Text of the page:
I found myself at a Pita Pit a few weeks ago. This fast casual, Canadian-based restaurant puts a combination of things into pitas.
I opted for falafel. Much like Subway, those ordering can pick their toppings as the restaurant staff builds the wrap.
As I was adding pepperoncini, spinach and black olives, I was dreaming of the tzatziki sauce that would accompany my wrap.
The woman making my meal put a modest amount of the yogurt-based dressing on the pita. I asked for more.
Tzatziki is one of those things that’s just good. All of the things that go into it are good and the sauce itself is just delicious.
It’s also pretty darn healthy, with a Greek yogurt base and flavors built with fresh dill, cucumber, garlic, lemon juice and olive oil.
Tzatziki takes a little bit of patience and a little bit of muscle. The first step is grating and salting an English cucumber and letting it drain.
English cucumbers are about 96% water, and a good chunk of that needs to be squeezed off. If it’s not drained and squeezed, the tzatziki could end up too watery.
Salting the cuke helps draw out the moisture, so letting it hang out for a bit and drip off speeds up the overall process.
The next step is to take a clean kitchen towel or a few layers of cheesecloth and just squeeze as much moisture from the grated cucumber as possible. Do this with a towel that’s OK to stain, because it will end up green.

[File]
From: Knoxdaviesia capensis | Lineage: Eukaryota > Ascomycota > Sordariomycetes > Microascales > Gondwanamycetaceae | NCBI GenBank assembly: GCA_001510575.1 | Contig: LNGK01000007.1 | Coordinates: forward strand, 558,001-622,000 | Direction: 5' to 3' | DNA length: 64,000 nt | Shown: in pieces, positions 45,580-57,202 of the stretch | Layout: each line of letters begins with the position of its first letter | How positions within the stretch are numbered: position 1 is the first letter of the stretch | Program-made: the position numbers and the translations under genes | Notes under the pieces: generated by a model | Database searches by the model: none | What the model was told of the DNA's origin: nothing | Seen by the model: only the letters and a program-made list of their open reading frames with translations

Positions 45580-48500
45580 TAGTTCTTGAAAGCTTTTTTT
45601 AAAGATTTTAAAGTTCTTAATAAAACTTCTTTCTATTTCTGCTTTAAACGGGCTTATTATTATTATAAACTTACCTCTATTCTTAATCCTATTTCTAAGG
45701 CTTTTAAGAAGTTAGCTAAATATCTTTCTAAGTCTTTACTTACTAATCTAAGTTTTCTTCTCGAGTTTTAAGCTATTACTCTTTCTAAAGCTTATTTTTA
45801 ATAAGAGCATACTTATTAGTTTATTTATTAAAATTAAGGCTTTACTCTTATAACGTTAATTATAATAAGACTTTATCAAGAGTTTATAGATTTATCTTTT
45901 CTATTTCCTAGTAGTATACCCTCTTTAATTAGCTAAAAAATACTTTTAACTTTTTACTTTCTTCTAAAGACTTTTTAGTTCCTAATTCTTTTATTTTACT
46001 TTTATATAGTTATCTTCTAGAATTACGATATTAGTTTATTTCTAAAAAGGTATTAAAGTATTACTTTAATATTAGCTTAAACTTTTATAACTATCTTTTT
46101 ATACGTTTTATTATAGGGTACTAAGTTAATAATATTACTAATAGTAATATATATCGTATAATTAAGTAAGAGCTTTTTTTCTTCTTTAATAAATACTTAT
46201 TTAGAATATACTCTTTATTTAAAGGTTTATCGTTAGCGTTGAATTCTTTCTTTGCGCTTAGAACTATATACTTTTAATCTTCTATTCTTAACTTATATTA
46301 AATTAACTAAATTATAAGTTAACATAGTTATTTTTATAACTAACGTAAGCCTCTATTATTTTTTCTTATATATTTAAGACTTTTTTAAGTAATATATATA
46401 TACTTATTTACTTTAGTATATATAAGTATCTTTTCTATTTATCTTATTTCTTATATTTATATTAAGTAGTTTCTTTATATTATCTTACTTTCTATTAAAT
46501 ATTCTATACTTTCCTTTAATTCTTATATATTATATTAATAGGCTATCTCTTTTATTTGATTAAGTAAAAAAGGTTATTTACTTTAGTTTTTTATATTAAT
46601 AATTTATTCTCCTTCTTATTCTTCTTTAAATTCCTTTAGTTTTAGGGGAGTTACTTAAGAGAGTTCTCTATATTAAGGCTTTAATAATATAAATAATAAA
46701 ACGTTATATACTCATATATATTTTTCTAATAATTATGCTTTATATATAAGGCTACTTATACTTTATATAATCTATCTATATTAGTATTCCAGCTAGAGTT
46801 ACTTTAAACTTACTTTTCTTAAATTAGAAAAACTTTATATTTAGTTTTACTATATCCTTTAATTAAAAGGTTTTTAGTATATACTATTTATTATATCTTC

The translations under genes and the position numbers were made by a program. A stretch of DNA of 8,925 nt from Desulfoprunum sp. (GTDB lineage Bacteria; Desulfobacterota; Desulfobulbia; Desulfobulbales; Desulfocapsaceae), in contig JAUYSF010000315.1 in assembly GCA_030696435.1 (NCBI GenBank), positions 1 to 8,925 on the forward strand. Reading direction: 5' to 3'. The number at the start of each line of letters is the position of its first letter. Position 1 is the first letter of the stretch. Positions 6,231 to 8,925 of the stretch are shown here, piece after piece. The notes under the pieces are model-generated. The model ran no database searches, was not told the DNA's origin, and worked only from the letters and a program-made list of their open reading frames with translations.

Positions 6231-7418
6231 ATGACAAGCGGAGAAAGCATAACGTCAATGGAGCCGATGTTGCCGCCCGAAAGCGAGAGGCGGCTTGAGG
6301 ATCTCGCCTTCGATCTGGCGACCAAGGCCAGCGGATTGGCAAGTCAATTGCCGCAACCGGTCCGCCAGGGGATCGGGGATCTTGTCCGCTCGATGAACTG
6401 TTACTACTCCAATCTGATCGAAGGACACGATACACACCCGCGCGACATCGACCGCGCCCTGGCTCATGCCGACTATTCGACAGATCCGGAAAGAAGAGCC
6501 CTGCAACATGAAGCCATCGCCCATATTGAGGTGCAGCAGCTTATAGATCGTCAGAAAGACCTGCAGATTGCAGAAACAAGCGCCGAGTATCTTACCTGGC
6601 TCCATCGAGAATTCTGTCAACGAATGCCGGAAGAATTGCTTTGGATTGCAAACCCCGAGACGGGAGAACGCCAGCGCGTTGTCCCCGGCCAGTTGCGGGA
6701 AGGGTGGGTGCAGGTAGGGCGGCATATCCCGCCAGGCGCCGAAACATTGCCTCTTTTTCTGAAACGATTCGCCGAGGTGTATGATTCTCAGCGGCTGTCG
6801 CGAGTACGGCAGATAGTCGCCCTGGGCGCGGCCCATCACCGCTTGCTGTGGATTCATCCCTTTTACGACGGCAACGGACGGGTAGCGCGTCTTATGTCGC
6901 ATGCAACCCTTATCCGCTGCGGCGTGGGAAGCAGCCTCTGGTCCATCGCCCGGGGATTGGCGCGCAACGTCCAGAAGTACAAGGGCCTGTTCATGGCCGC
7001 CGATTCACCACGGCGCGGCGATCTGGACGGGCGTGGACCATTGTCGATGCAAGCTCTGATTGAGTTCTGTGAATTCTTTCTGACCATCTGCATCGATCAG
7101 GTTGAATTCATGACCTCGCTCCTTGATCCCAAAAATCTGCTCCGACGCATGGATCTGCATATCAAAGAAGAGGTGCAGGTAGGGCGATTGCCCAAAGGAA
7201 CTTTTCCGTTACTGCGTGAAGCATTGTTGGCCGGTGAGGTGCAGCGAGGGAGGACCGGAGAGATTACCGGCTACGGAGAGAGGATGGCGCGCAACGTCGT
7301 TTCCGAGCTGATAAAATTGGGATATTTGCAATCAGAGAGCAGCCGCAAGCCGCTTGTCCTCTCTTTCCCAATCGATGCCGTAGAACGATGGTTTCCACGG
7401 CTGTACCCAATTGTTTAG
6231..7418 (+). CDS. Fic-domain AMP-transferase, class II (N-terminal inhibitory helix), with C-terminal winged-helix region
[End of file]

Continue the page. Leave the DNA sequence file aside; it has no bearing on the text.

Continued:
The salty cucumber juice can be added to other dishes, discarded or just sipped, if you’re a weirdo like me and you’re into such a thing. I’ve also been known to drink pickle juice straight from the jar.
Once the cucumber is prepared, the rest is easy-peasy lemon squeezy. Literally.
Measure out the Greek yogurt into a mixing bowl and add the rest of the ingredients, stirring to combine.
My favorite ingredient is the fresh dill. The smell of fresh dill takes me back to my childhood when my grandmother or my aunt would be making pickles with dill and cucumbers grown in their gardens.
I remember those days as being hot and sticky, and I didn’t know why the stove needed to be going on top of what seemed like oppressive heat. It was probably about 10 to 20 degrees cooler in northern Minnesota those summer days than the hottest Aberdeen days, but we didn’t have air conditioning and inside would feel the same as outside.
Dill is such an underrated herb. I use it whenever I can.
Tzatziki should last in the fridge about a week and can be used on gyros or falafel, as a salad dressing or as a dip with pita chips. Maybe a spoonful disappears here or there — I won’t tell.
1 cup Greek yogurt.
1 big English cucumber.
1 teaspoon shredded garlic.
1 tablespoon lemon juice.
¼ cup dill leaves, chopped.
Salt and pepper to taste.
3 tablespoons of extra virgin olive oil.
In a bowl, Peel the cucumber and grate it using a large blade grater.
Take a clean muslin cloth or high-quality paper towel. Place shredded cucumber in a muslin cloth and squeeze to release liquid. Place the bowl underneath to preserve the liquid.
Measure the yogurt into a bowl. Add squeezed cucumber, garlic, pepper, chopped dill leaves, lemon juice, olive oil and salt. Mix together well. Cover it with cling wrap or with a lid.
Refrigerate it for at least one hour.
The stories of local people and their recipes are featured in Taste. If you have a great recipe or story idea or have a question about cooking and baking, contact columnist Katherine Grandstrand at email@example.com or follow @AberdeenTaste on Twitter or Instagram.
This article originally appeared on Aberdeen News: tzatziki sauce dressing highlights cucumbers, garlic, dill